He defended his decision to sign the secret order, calling the program a "vital tool in our war against terrorists" and "critical to saving American lives."

"This is a highly classified program that is crucial to our national security," a stern-looking Bush said. "Its purpose is to detect and prevent terrorist attacks against the United States, our friends, and allies. . . .And the activities conducted under this authorization have helped detect and prevent possible terrorist attacks in the United States and abroad."

"I have reauthorized this program more than 30 times since the September the 11th attacks, and I intend to do so for as long as our nation faces a continuing threat from al Qaeda and related groups," Bush added.

Washington Post

Bush went on to detail how the press had no right to expose this illegal program in the first place, and how dangerous their truth-telling was to all of us.

So there you go, in black and white, the Bush philosophy. "I can do anything I think is necessary, and even asking questions about what I'm doing is akin to treason."

More Fun With Juxtapositions

Bush Raps Senators on Blocking Patriot Act

Congress Seeks Answers About Spying on Citizens

So practically in the same breath, the Bush administration is accusing the Senate of putting all of our lives at risk by not renewing their "we can do whatever we want, whenever we want" law and refusing to discuss why they've been illegally spying on our own citizens. Makes sense.

If all of this keeps up, I suppose their is some hope that the Democrats can take back control of the Congress next year and then, finally, there will be some actual investigations into these criminals. I honestly can't imagine that an honest inquiry into even a tiny fraction of their behavior wouldn't result in an impeachment. They have clearly broken countless laws, lied continuously about nearly everything, and used their positions to enrich themselves and their friends at the expense of everyone else.

The only real variable is whether or not the Democrats can even begin to get their heads out of their asses long enough to take proper advantage of this unprecedented situation. That one, I'm not so sure about.

December 15, 2005
The News Is Not Good


December 9, 2005
We Suck
Two weeks of treaty talks on global warming neared an end today with the world's current and projected leaders in emissions of greenhouse gases, the United States and China, still refusing to take any mandatory steps to avoid dangerous climate change. The Bush administration was sharply criticized by environmental groups for walking out of a round of informal discussions shortly after midnight that were aimed at finding new ways of curbing gases beyond steps taken so far.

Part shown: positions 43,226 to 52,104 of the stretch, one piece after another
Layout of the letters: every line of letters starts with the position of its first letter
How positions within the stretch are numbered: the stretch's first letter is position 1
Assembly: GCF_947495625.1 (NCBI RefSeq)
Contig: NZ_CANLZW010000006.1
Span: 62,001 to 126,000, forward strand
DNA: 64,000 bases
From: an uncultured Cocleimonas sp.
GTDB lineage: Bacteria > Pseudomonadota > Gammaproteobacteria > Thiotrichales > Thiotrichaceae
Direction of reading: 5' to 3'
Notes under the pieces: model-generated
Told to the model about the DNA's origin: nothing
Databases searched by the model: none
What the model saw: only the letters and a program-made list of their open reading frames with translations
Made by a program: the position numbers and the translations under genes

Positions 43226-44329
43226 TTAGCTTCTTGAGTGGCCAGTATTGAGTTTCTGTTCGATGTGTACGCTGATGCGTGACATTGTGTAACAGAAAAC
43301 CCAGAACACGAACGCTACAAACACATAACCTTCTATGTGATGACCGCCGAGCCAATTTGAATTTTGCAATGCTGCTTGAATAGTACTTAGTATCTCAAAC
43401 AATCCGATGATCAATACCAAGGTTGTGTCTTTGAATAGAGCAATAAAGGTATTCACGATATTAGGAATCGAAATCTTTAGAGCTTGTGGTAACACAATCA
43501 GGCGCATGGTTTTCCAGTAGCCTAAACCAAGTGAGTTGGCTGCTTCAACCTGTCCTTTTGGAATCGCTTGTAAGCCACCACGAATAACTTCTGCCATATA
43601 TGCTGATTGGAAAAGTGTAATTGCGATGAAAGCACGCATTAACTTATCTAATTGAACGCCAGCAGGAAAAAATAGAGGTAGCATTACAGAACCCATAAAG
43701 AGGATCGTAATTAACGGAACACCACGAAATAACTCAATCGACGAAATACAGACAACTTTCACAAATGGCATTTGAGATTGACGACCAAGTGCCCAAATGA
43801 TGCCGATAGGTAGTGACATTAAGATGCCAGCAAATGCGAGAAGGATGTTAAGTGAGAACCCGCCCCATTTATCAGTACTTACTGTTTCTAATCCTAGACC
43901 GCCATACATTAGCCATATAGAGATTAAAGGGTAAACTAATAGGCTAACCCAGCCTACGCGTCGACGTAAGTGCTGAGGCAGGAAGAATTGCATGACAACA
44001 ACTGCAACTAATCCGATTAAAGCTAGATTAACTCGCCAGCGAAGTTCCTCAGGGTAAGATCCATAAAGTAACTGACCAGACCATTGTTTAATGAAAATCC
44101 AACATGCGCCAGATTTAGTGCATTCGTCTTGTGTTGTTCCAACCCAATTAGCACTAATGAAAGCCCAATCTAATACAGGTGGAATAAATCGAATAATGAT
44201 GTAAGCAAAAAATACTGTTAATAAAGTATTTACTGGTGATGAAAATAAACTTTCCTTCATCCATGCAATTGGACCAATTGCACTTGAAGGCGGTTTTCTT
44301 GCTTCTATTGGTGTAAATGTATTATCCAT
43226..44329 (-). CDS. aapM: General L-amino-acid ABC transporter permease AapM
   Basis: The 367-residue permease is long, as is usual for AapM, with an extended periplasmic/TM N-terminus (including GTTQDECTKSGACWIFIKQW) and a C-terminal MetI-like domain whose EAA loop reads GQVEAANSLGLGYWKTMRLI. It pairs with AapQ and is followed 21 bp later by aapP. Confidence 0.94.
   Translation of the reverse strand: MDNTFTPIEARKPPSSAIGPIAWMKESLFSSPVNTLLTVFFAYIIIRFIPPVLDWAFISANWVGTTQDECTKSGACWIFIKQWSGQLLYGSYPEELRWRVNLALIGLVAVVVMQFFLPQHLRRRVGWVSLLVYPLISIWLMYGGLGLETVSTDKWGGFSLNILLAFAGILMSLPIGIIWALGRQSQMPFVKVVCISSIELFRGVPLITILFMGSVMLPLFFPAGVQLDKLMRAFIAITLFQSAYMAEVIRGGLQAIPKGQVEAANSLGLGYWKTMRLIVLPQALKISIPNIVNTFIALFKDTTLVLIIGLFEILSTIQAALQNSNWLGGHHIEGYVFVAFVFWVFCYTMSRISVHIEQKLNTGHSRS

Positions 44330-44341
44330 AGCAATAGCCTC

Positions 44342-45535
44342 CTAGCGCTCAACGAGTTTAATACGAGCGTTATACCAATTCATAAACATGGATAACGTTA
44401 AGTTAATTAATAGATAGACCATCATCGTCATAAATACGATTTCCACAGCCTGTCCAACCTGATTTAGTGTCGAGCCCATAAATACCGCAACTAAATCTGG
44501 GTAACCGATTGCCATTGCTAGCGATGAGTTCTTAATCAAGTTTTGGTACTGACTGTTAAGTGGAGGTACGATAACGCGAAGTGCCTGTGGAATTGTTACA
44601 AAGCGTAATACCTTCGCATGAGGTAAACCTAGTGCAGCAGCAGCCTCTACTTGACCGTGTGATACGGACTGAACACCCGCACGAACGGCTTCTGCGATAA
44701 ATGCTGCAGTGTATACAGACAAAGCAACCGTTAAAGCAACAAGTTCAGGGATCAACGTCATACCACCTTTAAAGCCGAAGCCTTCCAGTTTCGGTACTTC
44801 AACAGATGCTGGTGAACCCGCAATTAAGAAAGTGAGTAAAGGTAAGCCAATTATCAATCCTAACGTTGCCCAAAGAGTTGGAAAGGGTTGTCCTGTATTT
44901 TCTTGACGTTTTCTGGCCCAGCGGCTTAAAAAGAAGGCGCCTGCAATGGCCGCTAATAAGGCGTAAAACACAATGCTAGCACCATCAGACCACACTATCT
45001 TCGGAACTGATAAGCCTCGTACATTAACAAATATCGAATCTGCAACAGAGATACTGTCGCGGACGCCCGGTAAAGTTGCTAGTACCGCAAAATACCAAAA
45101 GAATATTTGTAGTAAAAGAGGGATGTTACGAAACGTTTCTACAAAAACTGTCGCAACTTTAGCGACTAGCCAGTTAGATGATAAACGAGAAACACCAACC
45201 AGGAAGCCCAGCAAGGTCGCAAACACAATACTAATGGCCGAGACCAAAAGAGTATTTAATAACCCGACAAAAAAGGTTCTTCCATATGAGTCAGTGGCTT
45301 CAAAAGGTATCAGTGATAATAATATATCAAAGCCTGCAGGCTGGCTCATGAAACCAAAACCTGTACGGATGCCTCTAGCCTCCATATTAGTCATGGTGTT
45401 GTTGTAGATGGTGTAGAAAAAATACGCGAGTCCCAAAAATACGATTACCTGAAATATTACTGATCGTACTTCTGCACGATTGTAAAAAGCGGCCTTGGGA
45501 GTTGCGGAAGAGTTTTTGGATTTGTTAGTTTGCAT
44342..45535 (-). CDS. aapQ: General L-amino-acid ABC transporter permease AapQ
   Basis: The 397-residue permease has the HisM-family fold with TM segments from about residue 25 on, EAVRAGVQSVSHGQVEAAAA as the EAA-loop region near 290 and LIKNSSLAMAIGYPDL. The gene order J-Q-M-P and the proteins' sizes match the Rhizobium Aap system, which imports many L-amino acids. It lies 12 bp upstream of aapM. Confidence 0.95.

The walkout was widely seen here as the capstone of two weeks of American efforts to prevent any fresh initiatives from being discussed.

New York Times

December 8, 2005
Daily Show Xmas Smackdown

In response to O'Reilly's calling them out on a piece they did last year that was, you know, a joke, The Daily Show provides the perfect bitch slap to O'Reilly and his absurd "There's a War on Christmas" crusade.



Quicktime Movie.

I ♥ Jon Stewart.

December 4, 2005
Alito Favors Shooting Unarmed Teens

Via Think Progress..

In a 1984 memo, Samuel Alito wrote that "he saw no constitutional problem with a police officer shooting and killing an unarmed teenager who was fleeing after a $10 home burglary. 'I think the shooting [in this case] can be justified as reasonable.'" A year later, the Supreme Court ruled 6-3 that the shooting represented an "unreasonable seizure," and used the case to "set a firm national rule against the routine use of 'deadly force' against fleeing suspects who pose no danger."
December 3, 2005
Al-Qaeda #3 Dead

An unmanned but heavily armed CIA drone blew up Hamza Rabia, the No. 3 man in the al-Qaeda terrorist network.


Mostly, this is good news. This guy was no-doubt a piece of shit. However, it points out two things...

First, if we were properly focused on actually going after the leadership of al-Qaeda, we could probably get most of them, including Osama, and with a minimum of bloodshed. We have freaking laser-guided-missile-toting unmanned airplane drones, for crying out loud. That's some serious shit. Instead, we've wasted years and thousands of lives dicking around in Iraq, boosting al-Qaeda's membership and accomplishing just about nothing or real or lasting value.

Second, look at the kid I circled in the picture up there. That look in his eyes, THAT's the real problem. That's what we should be afraid of. We're going about this wrong, we're making enemies faster than we can laser-guide bombs into their houses, and it's not going to end until we have a more intelligent policy. That kid is going to grow up, and he's going to hate us. Look at him. He already hates us.

Anti-Alito = Anti-God

Think Progress reveals the right's new strategy against people opposed to the Alito nomination, laid out in a strategy memo.

The memo selectively names member groups of the Independent Court coalition, carefully leaving out the religiously affiliated groups in order to make their wildly inaccurate point.

First, let’s call out the groups that are attacking Judge Alito from behind their “independentcourt.org” moniker. Who do we find when we lift the veil? The ACLU, People for the American Way, NOW, NARAL, AFL-CIO, Human Rights Campaign, MoveOn.org, Americans United, NAACP, NARAL (see link at end for the full list). And what theme unites these groups? An agenda to purge any and all references to religion from our public lives.